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Master Limited Partnerships

Master limited partnerships, or MLPs, have become big business and more prevalent in investor portfolios over the past couple of years. They provide investor exposure to the growing oil and gas infrastructure of America, and they come with attractive distributions for investors seeking dividend income and capital flows.

Because MLPs do not have to pay corporate taxes, they have more cash available to fund their distributions. To organize as an MLP, a firm must earn 90% of its income from activities related to natural resources, commodities or real estate. Consequently, a number of MLPs are the slow-growth businesses – such as pipelines and storage terminals – that energy companies have spun out over the years. The majority of MLPs' operations are based in North America.

Since the underlying businesses are slow-growth, investors typically wouldn't expect substantial long-term capital appreciation. However, slow growth also equates to stability, which means that MLPs – while traded on the stock market – tend to be less volatile than typical natural resources stocks. One reason for this is that they generally aren't dependant on commodity prices to generate earnings. The problem facing MLPs is the business segment of the oil and gas sector has seen its valuations increase as investors have looked for alternative means of generating income.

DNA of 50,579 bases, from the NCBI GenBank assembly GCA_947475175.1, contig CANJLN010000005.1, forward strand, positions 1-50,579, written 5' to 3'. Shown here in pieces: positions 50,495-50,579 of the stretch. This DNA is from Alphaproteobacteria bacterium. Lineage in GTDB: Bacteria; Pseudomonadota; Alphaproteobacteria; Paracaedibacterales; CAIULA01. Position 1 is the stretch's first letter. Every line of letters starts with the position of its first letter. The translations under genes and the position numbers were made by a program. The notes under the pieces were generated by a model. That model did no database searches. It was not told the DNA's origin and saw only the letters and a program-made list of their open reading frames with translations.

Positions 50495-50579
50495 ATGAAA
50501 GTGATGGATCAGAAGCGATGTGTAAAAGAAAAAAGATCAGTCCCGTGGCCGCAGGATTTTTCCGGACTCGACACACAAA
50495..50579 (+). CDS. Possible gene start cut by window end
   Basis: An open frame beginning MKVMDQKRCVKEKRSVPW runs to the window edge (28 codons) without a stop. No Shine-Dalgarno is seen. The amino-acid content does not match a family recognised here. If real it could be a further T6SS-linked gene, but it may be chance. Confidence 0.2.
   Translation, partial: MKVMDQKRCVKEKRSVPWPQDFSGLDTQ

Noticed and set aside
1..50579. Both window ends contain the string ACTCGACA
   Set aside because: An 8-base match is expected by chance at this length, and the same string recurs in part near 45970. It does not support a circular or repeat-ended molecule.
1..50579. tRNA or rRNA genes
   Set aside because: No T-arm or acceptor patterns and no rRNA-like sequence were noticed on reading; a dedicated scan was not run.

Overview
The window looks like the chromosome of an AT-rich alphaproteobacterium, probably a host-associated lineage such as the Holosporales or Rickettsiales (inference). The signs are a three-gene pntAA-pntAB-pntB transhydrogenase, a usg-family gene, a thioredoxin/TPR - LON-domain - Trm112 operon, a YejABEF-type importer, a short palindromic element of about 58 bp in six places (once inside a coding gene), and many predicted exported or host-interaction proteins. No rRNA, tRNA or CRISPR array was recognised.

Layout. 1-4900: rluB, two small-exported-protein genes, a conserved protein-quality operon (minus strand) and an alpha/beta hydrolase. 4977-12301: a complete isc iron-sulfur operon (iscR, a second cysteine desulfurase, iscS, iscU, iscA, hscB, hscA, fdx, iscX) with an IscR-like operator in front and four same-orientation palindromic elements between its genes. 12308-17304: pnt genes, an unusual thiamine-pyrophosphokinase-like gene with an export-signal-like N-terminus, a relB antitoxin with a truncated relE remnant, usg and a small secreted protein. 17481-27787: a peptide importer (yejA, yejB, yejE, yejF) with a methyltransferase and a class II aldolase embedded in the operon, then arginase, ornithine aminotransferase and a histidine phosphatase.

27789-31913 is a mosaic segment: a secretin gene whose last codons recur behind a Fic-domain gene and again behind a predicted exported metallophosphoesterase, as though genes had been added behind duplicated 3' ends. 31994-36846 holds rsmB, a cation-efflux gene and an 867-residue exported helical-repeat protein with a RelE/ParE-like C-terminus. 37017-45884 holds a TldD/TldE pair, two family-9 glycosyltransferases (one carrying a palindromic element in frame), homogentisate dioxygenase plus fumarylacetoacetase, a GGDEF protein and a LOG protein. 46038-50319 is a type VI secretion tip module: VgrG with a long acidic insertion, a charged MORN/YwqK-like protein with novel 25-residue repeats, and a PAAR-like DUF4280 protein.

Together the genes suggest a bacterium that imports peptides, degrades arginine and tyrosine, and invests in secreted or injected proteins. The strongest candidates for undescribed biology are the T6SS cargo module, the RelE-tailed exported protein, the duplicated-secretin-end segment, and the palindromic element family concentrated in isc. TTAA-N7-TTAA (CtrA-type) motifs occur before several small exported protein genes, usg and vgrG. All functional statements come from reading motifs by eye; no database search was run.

Investors can typically earn attractive yields that are well above those available in most areas of either the equity or bond markets. Many dividend-oriented investors seem unclear on what they are buying when MLPs are recommended by a financial advisor. Investors are often sold on the return or “yields” of 5% or more without understanding the downside risk of investing in MLPs.

Historically, MLPs have a low historical correlation with other areas of the market – meaning that they tend to fluctuate in a relatively independent fashion rather than being tied to the performance of the broader market. As a result, financial advisors may recommend a small allocation of MLPs to help reduce the overall volatility of an investors' portfolio.

Investors may indirectly own MLPs in their portfolio and have no awareness of their MLP ownership interest. Certain energy funds and exchange traded funds (ETFs) own either MLP units or their general partners. Many domestic and global infrastructure funds and ETFs also own MLPs or their general partners.

MLP valuations are generally based on the effective yields, even though these distribution “yields” are composed of both income and a tax-advantaged return of capital component. It remains to be seen whether MLPs will suffer with a rise in longer-term Treasury yields and whether MLP investors will head for the exits in light of safer available Treasury yields. Another concern has been that Washington D.C.'s quest to raise taxpayer revenues may eliminate at least some of the tax advantages of MLPs.

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